1. Great post with a lot of sound advice. With your permission I’d like to re-blog this today. Getting advice from medical professionals and experienced runners is something we all should do on occasion.

    • Run and Jump says:

      Thanks – feel free to re-blog, including a link to my blog.

      I suspect that too many marathon runners aren’t asking for basic advice – perhaps it’s due to the solitary nature of training, or else just stubbornness 🙂

  2. Reblogged this on Imarunnerandsocanyou and commented:
    With permission of the author, I am re-blogging this post about Marathon training. I think we all know these things but hopefully reading this will help you take action and take care of your self. I’m as guilty as anyone else! I do have a PT appointment on my calendar, 2 years after my last one!

    • Run and Jump says:

      Thanks for that – I’ve linked to your blog and there’s plenty of interesting stuff there!

      • I need to figure out how to “link”. I see my site is now listed on your list of links. Do I need to pick a different blog style, or am I missing the process to add links?

      • Run and Jump says:

        First step: add the Links section – in the Dashboard go to Appearance in the left menu and select ‘Widgets’. One of them is called ‘Links’ – drag it over to a widget area on the right and it’ll appear on your site.

        Second step: add links – in Dashboard go to Links and then add new links.

  3. bollychees says:

    Hoping that some of your tips will help as I need to cut a good 20min off my PB to make a BQ timing… Thanks for sharing!

  4. John says:

    Great advice.

  5. Ray says:

    More miles, and more training days 🙂
    BUT, most of those miles to be done at an easy pace. You started each run not fully recovered from the last run, which wore you down, and your solution was to have bigger breaks between runs. Another solution is to make each run easier, so you don’t need a bigger break to recover.

    • Run and Jump says:

      You’d love there to be more than seven days in a week, right? 🙂

      I agree that you need to recover before your next run, but I’m not sure that simply slowing down every run is the answer. For instance, a 15 mile run at a relaxed pace will be tiring and require recovery time. And I find that a more effective recovery, physically and mentally, is simply getting off your feet.

      Also, it depends on your objectives. If you’re aiming for a certain time then you may have to throw in speed sessions and fartleks – and by definition they have to be hard. But if you’ve got tips for easy 400m intervals then let me know!

      • Ray says:

        15 miles is too far for a recovery run. But if you kept your current five runs a week, and on the other two days ran for 30/40 minutes at a very slow pace (20/25% slower than your marathon pace), you’d be back closer to 50 mpw than 40, and you’d have no extra fatigue.
        What’s your training plan and target for DCM?

      • Run and Jump says:

        Well, my point in the blog post is that I’ve had better marathon results and recovery with the 40 miles/5 days per week than with the 50+ miles/6 days, so I’ve found something that works for me!

        My weekly training for Dublin is one long run, one speed workout on the track (usually 400m intervals) and three other runs of around 6 miles – the distances and intensity will increase gradually and then I’ll start winding down. Not forgetting the two days I rest up 🙂 What’s yours like?

      • Ray says:

        Not running the marathon this year, just the Dublin half.
        Training is generally 1x Long run (about 25k), 1 x medium long run (16k) 1/2 recovery runs (6-8k), 2/3 easy runs (about 10k,sometimes with strides at the end),and most weeks something faster – intervals, tempo runs, or a short race…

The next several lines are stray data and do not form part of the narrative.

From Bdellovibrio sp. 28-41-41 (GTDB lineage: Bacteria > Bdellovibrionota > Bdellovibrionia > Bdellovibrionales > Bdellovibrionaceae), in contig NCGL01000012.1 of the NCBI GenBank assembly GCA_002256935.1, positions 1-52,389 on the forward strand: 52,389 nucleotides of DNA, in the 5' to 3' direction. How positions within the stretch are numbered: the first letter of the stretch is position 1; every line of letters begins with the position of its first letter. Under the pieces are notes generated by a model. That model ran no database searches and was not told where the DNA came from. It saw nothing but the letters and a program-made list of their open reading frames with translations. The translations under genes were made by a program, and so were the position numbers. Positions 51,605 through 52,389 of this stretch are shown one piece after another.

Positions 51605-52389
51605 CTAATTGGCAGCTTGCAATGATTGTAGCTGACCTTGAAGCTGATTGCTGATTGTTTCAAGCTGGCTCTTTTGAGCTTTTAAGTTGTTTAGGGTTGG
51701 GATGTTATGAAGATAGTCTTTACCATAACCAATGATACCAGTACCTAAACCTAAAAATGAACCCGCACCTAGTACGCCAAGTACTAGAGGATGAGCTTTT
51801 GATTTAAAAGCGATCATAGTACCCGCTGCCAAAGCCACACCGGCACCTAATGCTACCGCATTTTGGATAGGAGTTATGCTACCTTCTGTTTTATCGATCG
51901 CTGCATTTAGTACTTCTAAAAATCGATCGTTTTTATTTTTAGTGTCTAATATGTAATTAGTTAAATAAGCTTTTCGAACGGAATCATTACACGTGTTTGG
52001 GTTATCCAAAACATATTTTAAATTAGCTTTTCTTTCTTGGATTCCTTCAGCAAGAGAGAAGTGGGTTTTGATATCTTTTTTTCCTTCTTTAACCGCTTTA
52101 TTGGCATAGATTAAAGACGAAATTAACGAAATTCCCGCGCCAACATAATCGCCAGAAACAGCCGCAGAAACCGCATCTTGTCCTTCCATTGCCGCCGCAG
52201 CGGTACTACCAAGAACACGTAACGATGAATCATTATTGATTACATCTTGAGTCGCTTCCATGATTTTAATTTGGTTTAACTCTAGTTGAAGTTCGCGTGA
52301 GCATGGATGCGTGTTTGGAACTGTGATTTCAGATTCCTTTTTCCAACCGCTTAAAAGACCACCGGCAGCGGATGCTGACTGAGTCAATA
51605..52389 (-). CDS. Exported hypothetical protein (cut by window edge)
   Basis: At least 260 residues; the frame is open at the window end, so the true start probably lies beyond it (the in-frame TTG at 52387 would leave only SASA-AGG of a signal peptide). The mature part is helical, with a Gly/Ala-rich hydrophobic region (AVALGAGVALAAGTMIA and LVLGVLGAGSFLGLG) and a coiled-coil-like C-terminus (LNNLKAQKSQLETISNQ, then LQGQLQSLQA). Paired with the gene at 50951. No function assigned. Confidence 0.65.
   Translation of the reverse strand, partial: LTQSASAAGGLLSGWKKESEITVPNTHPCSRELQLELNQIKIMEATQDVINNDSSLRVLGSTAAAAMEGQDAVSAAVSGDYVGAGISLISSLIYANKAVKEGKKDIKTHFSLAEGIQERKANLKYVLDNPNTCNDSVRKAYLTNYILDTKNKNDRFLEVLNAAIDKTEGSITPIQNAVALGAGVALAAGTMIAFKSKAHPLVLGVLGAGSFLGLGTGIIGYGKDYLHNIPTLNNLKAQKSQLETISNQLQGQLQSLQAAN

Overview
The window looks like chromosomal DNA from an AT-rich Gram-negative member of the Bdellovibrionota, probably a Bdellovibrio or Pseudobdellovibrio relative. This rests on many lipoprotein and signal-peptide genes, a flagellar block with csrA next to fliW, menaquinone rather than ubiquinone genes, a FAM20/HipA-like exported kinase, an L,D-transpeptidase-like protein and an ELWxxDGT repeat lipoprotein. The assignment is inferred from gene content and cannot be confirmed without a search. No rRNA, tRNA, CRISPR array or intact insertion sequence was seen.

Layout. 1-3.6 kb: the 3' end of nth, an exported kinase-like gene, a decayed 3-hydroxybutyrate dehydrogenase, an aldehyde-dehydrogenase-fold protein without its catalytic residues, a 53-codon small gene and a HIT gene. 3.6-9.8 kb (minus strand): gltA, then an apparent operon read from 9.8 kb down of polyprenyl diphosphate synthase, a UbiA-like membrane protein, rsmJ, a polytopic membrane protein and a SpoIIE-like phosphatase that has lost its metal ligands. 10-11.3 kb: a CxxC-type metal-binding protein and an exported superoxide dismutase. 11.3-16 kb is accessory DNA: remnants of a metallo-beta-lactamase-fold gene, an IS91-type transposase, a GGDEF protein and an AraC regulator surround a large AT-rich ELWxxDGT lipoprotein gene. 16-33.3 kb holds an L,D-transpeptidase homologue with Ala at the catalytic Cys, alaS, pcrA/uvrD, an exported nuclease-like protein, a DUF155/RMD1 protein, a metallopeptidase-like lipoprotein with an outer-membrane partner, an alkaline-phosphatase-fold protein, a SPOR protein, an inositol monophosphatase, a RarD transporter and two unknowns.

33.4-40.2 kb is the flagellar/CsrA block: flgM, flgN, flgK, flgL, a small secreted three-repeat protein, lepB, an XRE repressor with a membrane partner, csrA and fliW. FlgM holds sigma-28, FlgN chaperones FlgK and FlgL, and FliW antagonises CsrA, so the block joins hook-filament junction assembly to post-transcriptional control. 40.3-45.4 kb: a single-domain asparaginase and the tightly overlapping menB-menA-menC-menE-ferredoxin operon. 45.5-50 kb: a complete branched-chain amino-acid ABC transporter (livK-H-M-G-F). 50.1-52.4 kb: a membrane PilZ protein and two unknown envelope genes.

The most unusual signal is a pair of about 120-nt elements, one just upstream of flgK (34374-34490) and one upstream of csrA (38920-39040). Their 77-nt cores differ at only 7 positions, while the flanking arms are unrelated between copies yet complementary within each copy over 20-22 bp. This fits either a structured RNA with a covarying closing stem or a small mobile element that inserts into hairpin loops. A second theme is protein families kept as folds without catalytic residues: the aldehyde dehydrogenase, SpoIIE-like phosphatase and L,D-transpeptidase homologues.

(all my training for the last couple of years is online )

        My point is that you could (should) make a clear distinction between harder runs and easier runs. Your long run and your speed sessions are going to be hard, there’s no way around it. But if you take your other runs easier you can do more of them, and the more runs/miles you can do the more you will improve. Your running economy and aerobic capacity will improve with your training volume. The trick is to do that while still recovering for your harder sessions, which is the problem you ran up against.

      • Run and Jump says:

        Yes, my long run is a good bit slower than my race-day pace, two of my three other runs are at race-day pace and my 400m intervals are near the Olympic ‘A’ standard, where ‘A’ stands for ‘Absolutely no chance’ 🙂

      • Ray says:

        oh, and even if you stick to your 5 days a week, it’s probably not a good idea to do 400m intervals so often. It just trains you to do 400m intervals 🙂 Longer intervals and tempo runs would be more effective for marathon training.

      • Run and Jump says:

        You’ll find plenty of experienced marathon runners who’ll disagree with you there!

      • Ray says:

        The two runs a week at race pace is what jumps out at me. In the Pfitzinger & Douglas marathon plan I followed last year, the only race pace running was as part of the long run (and that only every 2/3 weeks). There were some shorter, faster runs, but most miles were covered at slower than marathon pace. Jack Daniels has most runs at easy pace in his plans and Hadd also says you should build up the slow miles to improve your lactate threshold
        Are you following a particular training plan in running at race pace, or is it just that pace feels natural?

      • Run and Jump says:

        Not from any plan – it just came naturally like that and I enjoy them. They are shorter runs and I recover quickly after them.

  6. Great advice! I recently cut my mileage down for my last marathon and had good results. Best of all I stayed injury free. I ran Dublin Marathon in 2009. Still one of my favorite races!

    • Run and Jump says:

      Glad to hear it! And Dublin is definitely an enjoyable marathon experience – I’ll be doing it for the third time this year. Make sure you come back and run it again!

Leave a Reply

Fill in your details below or click an icon to log in: Logo

You are commenting using your account. Log Out /  Change )

Google+ photo

You are commenting using your Google+ account. Log Out /  Change )

Twitter picture

You are commenting using your Twitter account. Log Out /  Change )

Facebook photo

You are commenting using your Facebook account. Log Out /  Change )


Connecting to %s